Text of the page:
No. The truth is, she pointed out who I really am. Man, if I'm not leading and inspiring my own wife and kids, that's where real life is.

And so that's the question. It is, in my world, easier to be that man out there. It's harder to be that guy here, but that's who we really are. So how do you live it out at home? Let's just say, let's stop right there and say, this would be a great dinner conversation too. If you have kids that are even seven and older, ask them, how do you guys see me at home?

Who do you think I am? I remember asking our kids that one time and they said, Mom, why are you so nice to everybody outside and then you're not nice to us? And this is so hard. I guess, I think for me, knowing that God cares about both. He cares about who I am at church, who I am at Kroger, and he cares about who I am at home. It's like we're performing for people out in the streets, but at home, it's like we let our guard down.

But it's like, no, you have to work at this too. Why? Because God cares. And one thing that's always in the back of my mind for me is I would hate if when my children are older, 18, 17, 19, 20, and they say my mother was not the Jackie Hill Perry that you guys know. That would just break my heart. And I know it would govern even how they do their faith. Because they would have divided lives too, because that's what I modeled. And so I don't know. I'm convicted.

We all know this. As a parent, we are modeling for our children at three years of age and at 18 years of age our view of God. They are catching it no matter what we say or teach, they're catching it. So to understand this holiness of God as a beautiful attribute of God that draws me rather than repels me, the question as a parent is what view of God am I transferring down to my legacy? I mean, I think as a young mom, I used to feel the pressure of that. Like, oh, I'm responsible for my kids' walk with God. And I felt this pressure. But the older I got, the more I felt like all I need to do is walk with Jesus. I need to be with Him. I need to read the Word.

I need to pray out loud. I just need to live what I feel in front of them. Because I'm going to be honest, our kids are older. They forgot all the other stuff. I thought, like, oh, I taught them these great truths. They don't remember any of it. And yet they remember, like, Mom, I remember you reading your Bible all the time.

And so those are the things that matter that they catch, you know, by watching. Yeah, but hopefully those are the things that they don't just see us reading our Bible but living out under the beauty of a holy God. How are you doing that, Jackie? Like, you're in the midst of discipleship in your home. Very natural. Yeah, because I used to, like, compare myself to, you know, the people that got family worship every other Thursday. You know, they sit down and go through Habakkuk with the five-year-old and talk about Amos.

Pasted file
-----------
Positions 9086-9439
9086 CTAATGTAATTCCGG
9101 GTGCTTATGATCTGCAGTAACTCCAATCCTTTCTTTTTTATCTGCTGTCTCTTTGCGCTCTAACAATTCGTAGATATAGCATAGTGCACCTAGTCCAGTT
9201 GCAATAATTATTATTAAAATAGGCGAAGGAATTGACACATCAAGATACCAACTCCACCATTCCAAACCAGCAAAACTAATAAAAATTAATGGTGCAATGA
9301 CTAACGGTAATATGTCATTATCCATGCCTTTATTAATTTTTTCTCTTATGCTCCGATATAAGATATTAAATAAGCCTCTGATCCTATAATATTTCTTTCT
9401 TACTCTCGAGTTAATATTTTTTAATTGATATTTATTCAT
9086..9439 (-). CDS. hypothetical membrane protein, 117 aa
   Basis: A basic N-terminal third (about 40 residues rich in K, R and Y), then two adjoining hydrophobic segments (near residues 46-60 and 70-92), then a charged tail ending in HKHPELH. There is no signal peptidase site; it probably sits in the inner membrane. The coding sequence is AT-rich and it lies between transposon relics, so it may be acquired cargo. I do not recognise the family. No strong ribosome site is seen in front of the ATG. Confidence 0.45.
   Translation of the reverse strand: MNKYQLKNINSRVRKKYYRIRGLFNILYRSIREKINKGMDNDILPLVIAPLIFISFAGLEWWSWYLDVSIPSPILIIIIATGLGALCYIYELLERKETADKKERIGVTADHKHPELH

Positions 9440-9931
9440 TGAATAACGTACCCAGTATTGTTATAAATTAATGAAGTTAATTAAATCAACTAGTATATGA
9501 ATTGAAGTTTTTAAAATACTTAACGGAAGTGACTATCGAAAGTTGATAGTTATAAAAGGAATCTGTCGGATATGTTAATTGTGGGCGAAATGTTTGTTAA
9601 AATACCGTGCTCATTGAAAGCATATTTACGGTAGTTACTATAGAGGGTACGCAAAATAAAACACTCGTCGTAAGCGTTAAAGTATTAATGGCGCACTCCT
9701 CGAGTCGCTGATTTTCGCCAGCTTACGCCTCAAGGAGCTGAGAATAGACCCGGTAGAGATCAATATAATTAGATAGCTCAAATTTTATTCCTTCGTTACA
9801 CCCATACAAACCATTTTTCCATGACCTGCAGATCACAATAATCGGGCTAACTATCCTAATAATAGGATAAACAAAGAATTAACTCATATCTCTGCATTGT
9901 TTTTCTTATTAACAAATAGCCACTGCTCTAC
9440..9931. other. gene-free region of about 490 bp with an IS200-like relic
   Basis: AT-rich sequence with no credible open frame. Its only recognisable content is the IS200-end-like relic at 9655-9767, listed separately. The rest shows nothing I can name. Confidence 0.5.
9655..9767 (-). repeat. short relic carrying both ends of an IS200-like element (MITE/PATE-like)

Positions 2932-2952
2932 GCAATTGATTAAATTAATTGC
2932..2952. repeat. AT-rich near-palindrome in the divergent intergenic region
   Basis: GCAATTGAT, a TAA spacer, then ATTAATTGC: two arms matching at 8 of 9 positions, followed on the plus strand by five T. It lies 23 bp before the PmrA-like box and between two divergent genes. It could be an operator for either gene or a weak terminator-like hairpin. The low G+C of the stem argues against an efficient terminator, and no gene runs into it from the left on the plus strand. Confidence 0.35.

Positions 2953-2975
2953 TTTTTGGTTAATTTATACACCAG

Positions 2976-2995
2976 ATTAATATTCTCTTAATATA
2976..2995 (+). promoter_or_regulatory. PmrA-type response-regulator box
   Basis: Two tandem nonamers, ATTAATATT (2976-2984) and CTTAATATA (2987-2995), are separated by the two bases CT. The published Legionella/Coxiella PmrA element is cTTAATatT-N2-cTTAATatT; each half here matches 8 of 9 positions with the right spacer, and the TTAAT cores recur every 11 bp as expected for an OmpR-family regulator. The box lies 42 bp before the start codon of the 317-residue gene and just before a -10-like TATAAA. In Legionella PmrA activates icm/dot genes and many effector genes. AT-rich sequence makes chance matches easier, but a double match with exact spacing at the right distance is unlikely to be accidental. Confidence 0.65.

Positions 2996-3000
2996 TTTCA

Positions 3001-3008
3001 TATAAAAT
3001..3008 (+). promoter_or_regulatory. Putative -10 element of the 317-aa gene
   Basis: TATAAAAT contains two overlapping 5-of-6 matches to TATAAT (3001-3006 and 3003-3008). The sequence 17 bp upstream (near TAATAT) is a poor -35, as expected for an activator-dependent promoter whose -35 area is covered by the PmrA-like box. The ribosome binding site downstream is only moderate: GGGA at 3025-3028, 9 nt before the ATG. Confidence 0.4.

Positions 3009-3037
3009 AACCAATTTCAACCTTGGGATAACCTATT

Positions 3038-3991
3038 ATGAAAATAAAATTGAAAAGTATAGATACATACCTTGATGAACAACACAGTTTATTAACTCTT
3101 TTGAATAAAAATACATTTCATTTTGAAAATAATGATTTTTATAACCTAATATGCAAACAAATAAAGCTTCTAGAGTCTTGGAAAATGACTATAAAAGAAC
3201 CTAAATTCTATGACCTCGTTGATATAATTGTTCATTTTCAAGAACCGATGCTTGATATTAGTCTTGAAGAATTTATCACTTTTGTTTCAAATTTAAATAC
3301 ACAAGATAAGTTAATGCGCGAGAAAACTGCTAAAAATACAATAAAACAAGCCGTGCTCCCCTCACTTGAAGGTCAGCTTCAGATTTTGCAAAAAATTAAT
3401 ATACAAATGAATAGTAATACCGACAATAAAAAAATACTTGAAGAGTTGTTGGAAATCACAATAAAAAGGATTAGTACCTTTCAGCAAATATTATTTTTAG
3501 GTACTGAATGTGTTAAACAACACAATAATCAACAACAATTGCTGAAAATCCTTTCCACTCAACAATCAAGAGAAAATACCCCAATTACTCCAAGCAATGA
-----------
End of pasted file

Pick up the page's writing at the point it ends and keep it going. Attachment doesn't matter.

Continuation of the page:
And I just like, I'm a little too tired to do all of that. And so I think my children are getting discipled just as we flow. So, for example, my oldest, who's seven, when I take her to school, we listen to the Jesus Storybook Bible. And I might ask her questions, but it's also 6.45 a.m. So I might not, but you got some of this word in.

You know what I'm saying? We pray every night before bed. But my three-year-old is as simple as say in Jesus' name, amen, when you're scared, you know, like she'll have nightmares. Just say Jesus. Jesus!

All right. That's discipleship. Like, I'm teaching you where to go when you're afraid. It's very casual, but I don't know if that's bad or good.

I think it sounds like it's an overflow of your life. Yeah. Yeah. And that is discipleship. What about in your marriage? Because I know sometimes that's where it's really hard.

How does holiness look in my marriage? Yeah, I mean, how do you share that, you know, with Preston or, you know, how does that look? Because I know it can be easier sometimes.

I'm modeling for my kids. I want to- That's true. But in a marriage, it's like raw. It's like, I don't like you. You don't like me right now. Yeah. The holiness of God is not, you know, on the front of my mind. Man, my relationship with Preston is the bigger challenge because it's so united and close and important. And I think it was a couple of years ago that I had to make the decision that how I treat Preston is indicative of what I believe about God, literally. Wow. And so it's like, I can't talk crazy to him and not think that God doesn't care.

I can't dishonor him and not think that God doesn't care. That's actually the fruit that I'm bearing. And so I think that's one. But two, having a, creating a safe space with each other. I want to be a place that you can confess and feel safe about that and vice versa.